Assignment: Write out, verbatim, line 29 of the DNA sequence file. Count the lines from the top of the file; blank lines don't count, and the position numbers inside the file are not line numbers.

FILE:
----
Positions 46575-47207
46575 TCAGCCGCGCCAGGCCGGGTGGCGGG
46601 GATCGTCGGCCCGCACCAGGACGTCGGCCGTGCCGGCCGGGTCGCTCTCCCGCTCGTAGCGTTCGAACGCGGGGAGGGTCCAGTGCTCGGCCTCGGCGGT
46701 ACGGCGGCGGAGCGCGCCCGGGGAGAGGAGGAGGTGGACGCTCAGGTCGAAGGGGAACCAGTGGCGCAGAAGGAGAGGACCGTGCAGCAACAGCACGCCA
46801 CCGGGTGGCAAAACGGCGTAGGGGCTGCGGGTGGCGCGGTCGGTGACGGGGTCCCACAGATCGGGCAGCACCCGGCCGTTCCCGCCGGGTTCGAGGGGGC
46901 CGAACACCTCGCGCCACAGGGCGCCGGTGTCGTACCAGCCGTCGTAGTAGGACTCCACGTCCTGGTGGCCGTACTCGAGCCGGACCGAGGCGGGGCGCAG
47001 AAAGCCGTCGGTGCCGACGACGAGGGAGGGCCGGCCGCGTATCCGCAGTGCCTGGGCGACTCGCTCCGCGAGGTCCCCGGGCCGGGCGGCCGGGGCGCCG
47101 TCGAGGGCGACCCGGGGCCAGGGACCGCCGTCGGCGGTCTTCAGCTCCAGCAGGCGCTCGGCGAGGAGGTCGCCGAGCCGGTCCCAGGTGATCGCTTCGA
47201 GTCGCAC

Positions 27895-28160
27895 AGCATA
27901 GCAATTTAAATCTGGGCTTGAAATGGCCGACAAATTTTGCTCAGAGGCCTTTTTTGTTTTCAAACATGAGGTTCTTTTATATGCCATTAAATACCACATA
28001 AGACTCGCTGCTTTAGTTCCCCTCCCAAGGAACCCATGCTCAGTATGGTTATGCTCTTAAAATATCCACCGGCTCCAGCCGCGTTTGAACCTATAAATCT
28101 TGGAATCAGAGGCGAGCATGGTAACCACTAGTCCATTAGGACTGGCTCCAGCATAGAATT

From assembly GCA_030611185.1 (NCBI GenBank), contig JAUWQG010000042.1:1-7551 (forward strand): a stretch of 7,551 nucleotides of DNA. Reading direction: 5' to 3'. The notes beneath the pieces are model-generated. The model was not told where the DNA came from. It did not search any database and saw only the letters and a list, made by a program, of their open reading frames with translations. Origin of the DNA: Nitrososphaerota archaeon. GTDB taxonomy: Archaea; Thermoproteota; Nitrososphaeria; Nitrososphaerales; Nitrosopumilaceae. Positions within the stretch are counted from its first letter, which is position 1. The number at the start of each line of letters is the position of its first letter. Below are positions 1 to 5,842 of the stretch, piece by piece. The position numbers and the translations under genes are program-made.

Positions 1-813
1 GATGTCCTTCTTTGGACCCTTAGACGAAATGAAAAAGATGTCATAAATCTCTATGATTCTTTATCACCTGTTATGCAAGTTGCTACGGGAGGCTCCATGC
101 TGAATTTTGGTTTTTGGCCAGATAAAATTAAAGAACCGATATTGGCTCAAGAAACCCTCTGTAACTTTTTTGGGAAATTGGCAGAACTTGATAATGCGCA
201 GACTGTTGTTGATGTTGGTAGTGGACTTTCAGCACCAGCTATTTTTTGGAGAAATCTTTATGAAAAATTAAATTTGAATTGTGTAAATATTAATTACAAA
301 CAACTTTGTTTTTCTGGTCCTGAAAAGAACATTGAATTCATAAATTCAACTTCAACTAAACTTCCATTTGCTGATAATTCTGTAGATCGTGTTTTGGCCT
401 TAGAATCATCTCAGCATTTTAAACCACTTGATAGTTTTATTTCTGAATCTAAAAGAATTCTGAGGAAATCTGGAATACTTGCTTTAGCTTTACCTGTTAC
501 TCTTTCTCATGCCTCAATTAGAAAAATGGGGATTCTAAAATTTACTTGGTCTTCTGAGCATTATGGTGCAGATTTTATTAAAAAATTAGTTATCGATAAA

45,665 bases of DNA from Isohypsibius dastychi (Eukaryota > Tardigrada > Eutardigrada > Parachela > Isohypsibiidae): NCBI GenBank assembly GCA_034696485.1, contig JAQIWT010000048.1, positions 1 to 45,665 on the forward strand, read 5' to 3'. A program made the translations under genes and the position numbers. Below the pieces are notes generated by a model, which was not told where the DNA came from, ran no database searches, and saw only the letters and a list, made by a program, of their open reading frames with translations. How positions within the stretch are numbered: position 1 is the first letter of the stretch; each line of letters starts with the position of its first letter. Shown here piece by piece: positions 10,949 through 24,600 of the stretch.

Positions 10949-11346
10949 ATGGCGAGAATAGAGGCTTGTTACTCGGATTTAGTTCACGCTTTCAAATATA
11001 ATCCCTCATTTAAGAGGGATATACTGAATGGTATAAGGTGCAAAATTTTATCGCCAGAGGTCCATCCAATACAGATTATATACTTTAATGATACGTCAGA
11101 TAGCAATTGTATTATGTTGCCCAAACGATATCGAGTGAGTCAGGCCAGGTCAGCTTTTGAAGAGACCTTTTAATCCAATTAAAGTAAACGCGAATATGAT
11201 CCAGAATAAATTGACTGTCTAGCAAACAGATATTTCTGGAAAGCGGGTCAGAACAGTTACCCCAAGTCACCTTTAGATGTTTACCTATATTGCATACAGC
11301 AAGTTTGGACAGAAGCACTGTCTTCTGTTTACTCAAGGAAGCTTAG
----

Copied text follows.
11301 AAGTTTGGACAGAAGCACTGTCTTCTGTTTACTCAAGGAAGCTTAG